Washing machines and dish washers use a lot of water. A dishwasher uses 15 gallons of water in one load and a washing machine uses 40-55 gallons (18-25 gallons for water saving washing machines) per load, no matter the amount of dishes or clothes you’re washing. As you can see, multiple washes with little amounts of clothes or dishes can waste large amounts of water. So, let the dishes and dirty laundry accumulate and run these appliances only when full.

Reduce water in each flush

Your toilet uses around 5-7 gallons of water per flush. Place a cistern displacement system (ask your water provider) in your toilet to reduce the amount of water you use per flush. If you’re installing a new toilet, buy a low flush toilet that will only use 1-2 gallons of water per use instead of the customary 5-7 gallons. You will be cutting you total indoor water use by 30%.

Don’t flush trash through your toilet

Your toilet is not your trash can. So, instead of flushing cigarette butts, facial tissues and other small objects, down the toilet, thrown them into the trash can where they belong. Not only will you be saving 6- 7 gallons of water per use, you will also be reducing chances of clogs and sewer backups in your toilet.

Check your water pressure

Get in touch with your local water authority to find out what the water pressure is in your street. If the water pressure is more than 60 pounds per square inch you will need to install a pressure reducing valve that will limit the water pressure within your home, as such high water pressure not only increases water household consumption, it will also damage your plumbing system.

Don’t let the water run

Most Americans have the habit of letting the water run as they brush their teeth, shave or wash up. This way, you waste 6 liters of water per minute. Try turning off the faucet while you brush or shave. Or, to make the process easier, instead of running the faucet, simply take a glass of water and use it to wet your brush and rinse.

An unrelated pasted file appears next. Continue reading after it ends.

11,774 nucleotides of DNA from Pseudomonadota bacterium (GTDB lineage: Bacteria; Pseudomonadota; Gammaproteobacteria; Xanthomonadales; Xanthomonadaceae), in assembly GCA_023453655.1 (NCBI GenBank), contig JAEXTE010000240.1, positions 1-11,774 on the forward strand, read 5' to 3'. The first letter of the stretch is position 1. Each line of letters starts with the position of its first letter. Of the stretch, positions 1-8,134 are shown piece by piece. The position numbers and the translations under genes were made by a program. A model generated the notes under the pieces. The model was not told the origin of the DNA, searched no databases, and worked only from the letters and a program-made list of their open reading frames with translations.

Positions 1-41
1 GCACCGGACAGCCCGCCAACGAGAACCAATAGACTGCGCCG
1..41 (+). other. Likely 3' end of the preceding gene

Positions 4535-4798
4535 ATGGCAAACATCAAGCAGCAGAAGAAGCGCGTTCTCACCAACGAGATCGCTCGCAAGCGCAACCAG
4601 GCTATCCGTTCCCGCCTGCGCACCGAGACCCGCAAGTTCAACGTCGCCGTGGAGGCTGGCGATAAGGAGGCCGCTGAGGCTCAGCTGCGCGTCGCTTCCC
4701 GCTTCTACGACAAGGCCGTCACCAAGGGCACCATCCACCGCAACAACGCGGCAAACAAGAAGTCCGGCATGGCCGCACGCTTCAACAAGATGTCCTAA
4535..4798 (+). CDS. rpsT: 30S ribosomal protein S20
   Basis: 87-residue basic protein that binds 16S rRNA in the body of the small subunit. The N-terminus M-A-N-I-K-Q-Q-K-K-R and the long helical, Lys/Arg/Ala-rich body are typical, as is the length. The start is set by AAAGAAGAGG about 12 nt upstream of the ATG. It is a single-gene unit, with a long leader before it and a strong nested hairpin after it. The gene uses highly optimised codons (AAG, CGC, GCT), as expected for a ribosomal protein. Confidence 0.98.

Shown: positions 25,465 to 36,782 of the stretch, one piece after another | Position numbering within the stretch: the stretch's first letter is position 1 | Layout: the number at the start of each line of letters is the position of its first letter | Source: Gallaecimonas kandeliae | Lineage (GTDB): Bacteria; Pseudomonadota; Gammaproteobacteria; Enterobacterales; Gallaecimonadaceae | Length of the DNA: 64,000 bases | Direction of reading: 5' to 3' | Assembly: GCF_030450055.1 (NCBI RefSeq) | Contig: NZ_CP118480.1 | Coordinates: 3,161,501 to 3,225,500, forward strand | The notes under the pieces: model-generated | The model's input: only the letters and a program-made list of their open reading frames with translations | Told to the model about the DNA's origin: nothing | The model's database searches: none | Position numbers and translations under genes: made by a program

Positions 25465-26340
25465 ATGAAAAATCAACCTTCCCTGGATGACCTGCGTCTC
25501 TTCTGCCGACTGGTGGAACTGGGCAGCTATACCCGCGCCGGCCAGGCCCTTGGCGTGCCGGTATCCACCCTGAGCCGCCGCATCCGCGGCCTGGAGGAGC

Compost

In sink garbage disposals use large amounts of water (up to 4 gallons per minute). So use it sparingly. Instead of using your garbage disposal to get rid of kitchen waste, throw it into the trash can. Or better yet, start a compost pile. On top of saving water, you’ll also be getting free fertilizers for your garden.

Don’t over water your garden and lawn

We usually water our gardens more often than needed. Most lawns only need 1 inch of water per week. To see if your lawn needs to be watered, step on the grass. If the grass springs up again after you move, it needs no watering. Also, consider letting the grass grow up to 3 inches. It will increase water retention in the soil, reducing the need to water often.

 

Follow these 12 tips to save on your water bills and contribute to the environment. Mother Earth Thanks you in advance for your efforts.

If you have more tips on saving water, share them in the comments section below.

 

 

Sources:

http://www.rotorooter.com/plumbing-basics/conservation-tips/

http://www.edenproject.com/whats-it-all-about/climate-and-environment/sustainability-at-eden/10-tips-on-saving-water-at-home

http://eartheasy.com/live_water_saving.htm